• Benchmarking by outside “experts” could feel random and incompetent, and sometimes that’s because the entire situation is unprepared.
  • Applying outside stipulations to your organization is difficult without laser-focused understanding of your organization.
  1. Determine what your key metrics will be.

You need to know what your core metrics will be, since they serve as building blocks for various comparisons:

  • Measuring the difference between your performance and that of an outside party
  • Monitoring your evolution as you introduce changes
  • Monitoring the development of your strategic benchmarking partners
  • Creating a measurement systems analysis (MSA).

“These comparisons will be valid only if everyone participating in the study measures performance in exactly the same way – every time,” argued Stroud. “It is important to make sure metrics are being established that potential benchmarking partners are probably already tracking or that can be easily derived from existing measurements.”

  1. Document everything.

Write down your parameters:

  • What you are measuring and in what units
  • Anything being omitted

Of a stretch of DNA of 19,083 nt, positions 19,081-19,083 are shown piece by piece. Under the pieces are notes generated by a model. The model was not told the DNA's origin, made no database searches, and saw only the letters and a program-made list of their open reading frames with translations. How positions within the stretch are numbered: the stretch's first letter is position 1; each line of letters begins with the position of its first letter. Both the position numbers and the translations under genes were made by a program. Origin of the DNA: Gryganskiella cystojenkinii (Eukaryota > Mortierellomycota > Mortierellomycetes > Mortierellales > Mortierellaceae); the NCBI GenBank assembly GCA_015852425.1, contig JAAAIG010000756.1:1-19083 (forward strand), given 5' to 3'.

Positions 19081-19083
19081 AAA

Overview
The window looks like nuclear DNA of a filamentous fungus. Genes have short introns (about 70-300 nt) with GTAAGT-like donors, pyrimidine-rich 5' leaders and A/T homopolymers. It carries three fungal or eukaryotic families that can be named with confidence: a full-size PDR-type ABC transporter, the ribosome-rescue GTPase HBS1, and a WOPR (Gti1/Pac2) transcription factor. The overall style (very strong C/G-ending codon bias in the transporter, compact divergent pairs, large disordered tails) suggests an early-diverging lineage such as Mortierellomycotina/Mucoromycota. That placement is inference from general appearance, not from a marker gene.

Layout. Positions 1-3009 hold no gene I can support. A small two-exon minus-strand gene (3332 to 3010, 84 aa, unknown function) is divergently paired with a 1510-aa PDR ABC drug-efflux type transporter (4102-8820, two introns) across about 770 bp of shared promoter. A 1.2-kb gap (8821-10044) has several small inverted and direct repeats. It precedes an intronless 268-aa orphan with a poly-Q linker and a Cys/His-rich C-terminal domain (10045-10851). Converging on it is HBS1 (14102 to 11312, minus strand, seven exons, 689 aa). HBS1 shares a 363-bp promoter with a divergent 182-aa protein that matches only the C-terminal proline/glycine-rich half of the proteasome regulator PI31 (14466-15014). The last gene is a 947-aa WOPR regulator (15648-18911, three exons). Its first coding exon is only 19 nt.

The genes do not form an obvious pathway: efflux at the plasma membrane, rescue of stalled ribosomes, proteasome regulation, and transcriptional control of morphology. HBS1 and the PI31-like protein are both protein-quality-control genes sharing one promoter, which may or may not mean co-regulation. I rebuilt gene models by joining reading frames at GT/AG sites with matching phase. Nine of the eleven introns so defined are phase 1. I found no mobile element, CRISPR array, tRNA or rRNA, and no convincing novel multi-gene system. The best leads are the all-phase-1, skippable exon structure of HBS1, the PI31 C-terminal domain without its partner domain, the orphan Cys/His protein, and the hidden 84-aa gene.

• Notes on calculating
  • Example situations so it’s immediately understandable.
  1. Clarify exactly what you are benchmarking.

Once everyone sees the project in the same way, it’s easier to:

  • Find any deficiencies in your system
  • Gauge how your customers, employees, and affiliates are affected.
  • Figure out a few mutually reasonable metrics to measure.
  1. Decide how you will gather data.
  2. Figure out your sources and start collecting the data.
  3. Create an information request, in the form of a questionnaire, to help you find a high quality and reliable partner.

The document should be:

  • An opportunity for potential partners to demonstrate excellence
  • Two pages at the most
  • Require no more than half an hour to fill out
  • Primarily multiple-choice
  • States the mission, goals, and needs of the project
  • Begins a process that will continue with more granular surveys.
  1. Figure out how to decide on a partner company.
  2. Create a more granular survey.
  3. Look at the information to see if it is in line with your goals for the project.
  4. Go to the physical organization.
  5. Take your findings and use them to make test adjustments.
  6. Keep leadership abreast.
  7. Work in collaboration with the process owner to implement.
  8. Make updates as necessary.

CPU Benchmarking of Your IaaS

It’s great to use strategic benchmarking such as the Hoshin method, through a consultant or the steps listed above, to improve your organization. Competitive benchmarking of your technology can also help you, but only if it offers a legitimate outlook on performance.

Not all IT benchmarks were created the same. We believe that Passmark is the only practical and objective comparison of the actual performance of different CPU, which is why we list “PassMark per core” for all our cloud VMs.

By Kent Roberts